Former skipper Virat Kohli’s presser remarks ahead of India’s departure for the South Africa tour has triggered a storm by exposing an underlying tension between him and the administrators. And BCCI President Sourav Ganguly broke his silence on Kohli explosive remarks for the first time since Wednesday saying that the board will deal with the issue appropriately.
Opening up on the remarks, Ganguly told local mediapersons on Thursday, “No statements, no press conference. We will deal with it appropriately, leave it to (the) BCCI.”
Months after Kohli had stepped down from his role as a T20I captain, Ganguly had said that BCCI had asked him to reconsider his decision. However, the 33-year-old contradicted Ganguly’s words on Wednesday.
Meanwhile, on Friday, Kohli stated that the selectors informed him about his removal from ODI captaincy 90 minutes before the Test team’s selection for the South Africa tour.
“Whatever was said about the communication that happened about the decision that was made was inaccurate. I was contacted one-and-a-half hours before the selection meeting on December 8 for the Test series and there was no prior communication to me at all since I announced my decision on T20I captaincy,” said Kohli.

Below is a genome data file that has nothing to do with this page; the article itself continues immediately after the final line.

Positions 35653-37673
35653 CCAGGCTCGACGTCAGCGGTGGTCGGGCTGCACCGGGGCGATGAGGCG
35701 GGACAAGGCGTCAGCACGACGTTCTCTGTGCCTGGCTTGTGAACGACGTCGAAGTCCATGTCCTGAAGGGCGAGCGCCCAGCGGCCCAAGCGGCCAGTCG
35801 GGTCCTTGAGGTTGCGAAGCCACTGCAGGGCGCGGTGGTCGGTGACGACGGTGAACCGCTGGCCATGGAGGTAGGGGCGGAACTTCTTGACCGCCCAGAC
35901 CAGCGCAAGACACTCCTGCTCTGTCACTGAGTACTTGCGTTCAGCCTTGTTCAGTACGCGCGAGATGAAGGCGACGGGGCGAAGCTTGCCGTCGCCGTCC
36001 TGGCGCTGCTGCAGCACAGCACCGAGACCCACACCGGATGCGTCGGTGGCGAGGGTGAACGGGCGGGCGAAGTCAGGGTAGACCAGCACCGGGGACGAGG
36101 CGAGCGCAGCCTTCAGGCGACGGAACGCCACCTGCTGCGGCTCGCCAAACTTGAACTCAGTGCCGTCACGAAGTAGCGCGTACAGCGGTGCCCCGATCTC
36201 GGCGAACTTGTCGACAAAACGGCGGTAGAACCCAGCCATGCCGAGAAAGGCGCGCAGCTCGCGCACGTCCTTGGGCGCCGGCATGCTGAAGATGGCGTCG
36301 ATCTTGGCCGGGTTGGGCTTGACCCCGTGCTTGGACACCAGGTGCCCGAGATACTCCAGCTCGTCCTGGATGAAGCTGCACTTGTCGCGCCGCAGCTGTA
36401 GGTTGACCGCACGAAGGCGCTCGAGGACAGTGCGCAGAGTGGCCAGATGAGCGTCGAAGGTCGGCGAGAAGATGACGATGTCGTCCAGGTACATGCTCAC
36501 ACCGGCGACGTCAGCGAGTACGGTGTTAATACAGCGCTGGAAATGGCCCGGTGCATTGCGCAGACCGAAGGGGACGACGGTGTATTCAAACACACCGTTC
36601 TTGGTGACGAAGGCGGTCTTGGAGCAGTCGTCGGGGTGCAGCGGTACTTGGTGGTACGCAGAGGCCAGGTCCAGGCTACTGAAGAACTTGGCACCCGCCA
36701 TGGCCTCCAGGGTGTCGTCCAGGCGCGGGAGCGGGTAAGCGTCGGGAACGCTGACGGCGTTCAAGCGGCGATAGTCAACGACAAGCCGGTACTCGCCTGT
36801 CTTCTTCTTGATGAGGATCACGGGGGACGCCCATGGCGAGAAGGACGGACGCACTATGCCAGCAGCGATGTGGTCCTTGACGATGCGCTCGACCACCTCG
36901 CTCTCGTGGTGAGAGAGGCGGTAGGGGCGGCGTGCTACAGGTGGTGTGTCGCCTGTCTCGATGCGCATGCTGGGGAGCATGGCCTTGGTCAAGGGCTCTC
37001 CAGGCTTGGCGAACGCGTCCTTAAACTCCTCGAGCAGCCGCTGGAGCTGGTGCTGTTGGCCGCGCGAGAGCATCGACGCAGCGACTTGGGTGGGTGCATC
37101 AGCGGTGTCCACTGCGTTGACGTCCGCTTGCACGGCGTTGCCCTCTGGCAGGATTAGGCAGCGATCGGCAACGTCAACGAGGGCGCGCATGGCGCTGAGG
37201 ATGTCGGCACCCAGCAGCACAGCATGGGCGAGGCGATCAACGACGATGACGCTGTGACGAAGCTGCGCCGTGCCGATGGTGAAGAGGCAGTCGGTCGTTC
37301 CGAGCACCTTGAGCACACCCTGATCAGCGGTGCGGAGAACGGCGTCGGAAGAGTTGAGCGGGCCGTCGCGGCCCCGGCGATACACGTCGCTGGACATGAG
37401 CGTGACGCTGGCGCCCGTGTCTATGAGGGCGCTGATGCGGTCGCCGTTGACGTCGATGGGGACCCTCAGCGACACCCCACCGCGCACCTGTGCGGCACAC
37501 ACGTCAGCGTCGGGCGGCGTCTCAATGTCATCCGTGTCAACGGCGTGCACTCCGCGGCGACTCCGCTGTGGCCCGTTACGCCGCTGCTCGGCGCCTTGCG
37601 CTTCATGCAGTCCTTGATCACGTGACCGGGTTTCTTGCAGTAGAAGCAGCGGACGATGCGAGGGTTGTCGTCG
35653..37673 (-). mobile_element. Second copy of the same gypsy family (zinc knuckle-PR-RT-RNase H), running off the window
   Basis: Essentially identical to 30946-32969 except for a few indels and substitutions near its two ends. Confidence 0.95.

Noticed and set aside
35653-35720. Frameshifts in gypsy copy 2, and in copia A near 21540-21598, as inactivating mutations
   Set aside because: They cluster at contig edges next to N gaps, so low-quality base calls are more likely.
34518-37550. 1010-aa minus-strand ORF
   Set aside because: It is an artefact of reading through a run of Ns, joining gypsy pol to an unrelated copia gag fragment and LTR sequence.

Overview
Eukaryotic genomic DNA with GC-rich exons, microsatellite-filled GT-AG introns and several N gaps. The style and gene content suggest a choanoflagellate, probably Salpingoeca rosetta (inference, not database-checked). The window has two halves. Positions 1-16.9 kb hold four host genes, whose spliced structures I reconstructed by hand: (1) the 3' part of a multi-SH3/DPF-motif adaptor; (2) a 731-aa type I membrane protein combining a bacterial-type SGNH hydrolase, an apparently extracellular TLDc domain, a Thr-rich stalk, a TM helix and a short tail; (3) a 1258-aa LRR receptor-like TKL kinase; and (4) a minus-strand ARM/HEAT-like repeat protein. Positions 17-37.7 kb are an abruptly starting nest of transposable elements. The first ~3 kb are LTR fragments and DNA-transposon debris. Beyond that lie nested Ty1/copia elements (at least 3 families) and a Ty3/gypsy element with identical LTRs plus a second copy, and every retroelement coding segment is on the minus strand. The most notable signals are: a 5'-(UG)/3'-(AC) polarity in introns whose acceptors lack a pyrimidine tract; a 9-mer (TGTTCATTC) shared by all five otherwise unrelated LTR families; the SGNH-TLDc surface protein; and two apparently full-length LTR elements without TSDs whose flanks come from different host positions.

“When I left the T20I captaincy, I had first approached BCCI and intimated them of my decision and laid down my point of view in front of them (office bearers). I gave the reasons why I wanted to quit T20 captaincy and my view point was received very nicely. There was no offence, no hesitation and not for once was I told that ‘you should not leave T20 captaincy’,” he added.
Earlier, Ganguly had told media in an interview that the board had requested Kohli to continue as the T20I skipper, but on stepping down from his role, the selectors removed him from ODI captaincy as well and Rohit Sharma was named the new white-ball captain.
“We had requested Virat not to step down as T20 captain but he didn’t want to continue as captain,” Ganguly had said. “So, the selectors felt that they cannot have two white-ball captains in two white-ball formats. That’s too much of leadership.”